Grey-headed Flying Fox
or fruit bat
As the name implies, this fruit bat has black wings and a grey head, but sets itself apart by its rust-coloured collar, as well as the fur covering its body from head to toe unlike other flying foxes. Its wingspan can be up to 1 m.
Like all bats, night time is when these creatures become most active as they fly out and forage for fruits and nectar, roaming up to 50km at night to do so. With speeds up to 40 km/h they can move fast.
These megabats can actually see very well and use smell to forage, as well their amazing memory. Travelling these distances, they play an important role for tree pollination, carrying seeds and spreading pollen. Particularly helping eucalyptus trees, whose nectar production coincides with the bat's feeding times.
During the day they rest upside down in trees, where they live with thousands of other companions. Flying Foxes have quite a social hierarchy with different groups and roles across the trees they roost in.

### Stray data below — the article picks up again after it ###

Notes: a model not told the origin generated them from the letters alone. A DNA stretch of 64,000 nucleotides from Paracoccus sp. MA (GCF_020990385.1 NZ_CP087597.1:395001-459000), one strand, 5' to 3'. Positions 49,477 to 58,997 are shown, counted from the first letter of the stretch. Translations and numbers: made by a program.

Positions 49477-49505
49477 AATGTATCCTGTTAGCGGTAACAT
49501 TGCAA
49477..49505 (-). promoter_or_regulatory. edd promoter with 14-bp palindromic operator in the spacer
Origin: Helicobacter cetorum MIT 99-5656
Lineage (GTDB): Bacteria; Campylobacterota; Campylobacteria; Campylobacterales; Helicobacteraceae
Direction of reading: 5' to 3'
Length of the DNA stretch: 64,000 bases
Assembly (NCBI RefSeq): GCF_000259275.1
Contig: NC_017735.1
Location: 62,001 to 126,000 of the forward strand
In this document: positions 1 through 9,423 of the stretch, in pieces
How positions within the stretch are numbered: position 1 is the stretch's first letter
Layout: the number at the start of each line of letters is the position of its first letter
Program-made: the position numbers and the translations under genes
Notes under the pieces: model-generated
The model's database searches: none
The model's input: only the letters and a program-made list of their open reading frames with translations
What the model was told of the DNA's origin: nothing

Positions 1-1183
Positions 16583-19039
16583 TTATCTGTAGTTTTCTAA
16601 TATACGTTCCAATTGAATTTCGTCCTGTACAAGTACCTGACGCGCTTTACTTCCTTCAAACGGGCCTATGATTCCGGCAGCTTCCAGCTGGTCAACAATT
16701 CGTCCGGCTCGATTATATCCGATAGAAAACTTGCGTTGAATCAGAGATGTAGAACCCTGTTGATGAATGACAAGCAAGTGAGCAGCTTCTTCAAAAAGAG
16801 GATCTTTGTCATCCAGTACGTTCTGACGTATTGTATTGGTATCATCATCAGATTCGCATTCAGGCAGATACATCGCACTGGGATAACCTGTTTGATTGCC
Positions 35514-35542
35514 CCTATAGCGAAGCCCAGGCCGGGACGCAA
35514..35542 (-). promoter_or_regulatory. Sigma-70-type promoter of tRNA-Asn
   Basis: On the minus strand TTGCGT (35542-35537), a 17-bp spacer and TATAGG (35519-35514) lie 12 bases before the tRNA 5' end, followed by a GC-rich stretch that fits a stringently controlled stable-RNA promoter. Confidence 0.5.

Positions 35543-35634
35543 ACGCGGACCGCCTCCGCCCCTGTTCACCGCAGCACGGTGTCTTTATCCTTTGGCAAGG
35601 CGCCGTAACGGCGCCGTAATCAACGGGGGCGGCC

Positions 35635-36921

A grey-headed flying fox can live up to 18 years and weighs up to 1.1 kg. Once a year they can have 1 young, which takes a gestation period of 6 months. The young can only fly after about 2-3 months.
That said, the species is under threat by decreasing habitats to live and as a result are seen more and more in urban areas. The grey-headed flying ox is listed as vulnerable by current conservatory advice. It is the only kind of its species to be endemic to Australia.
Even though they appear quite tame, the bats on our tours are wild. Please respect their distance as they can carry diseases.
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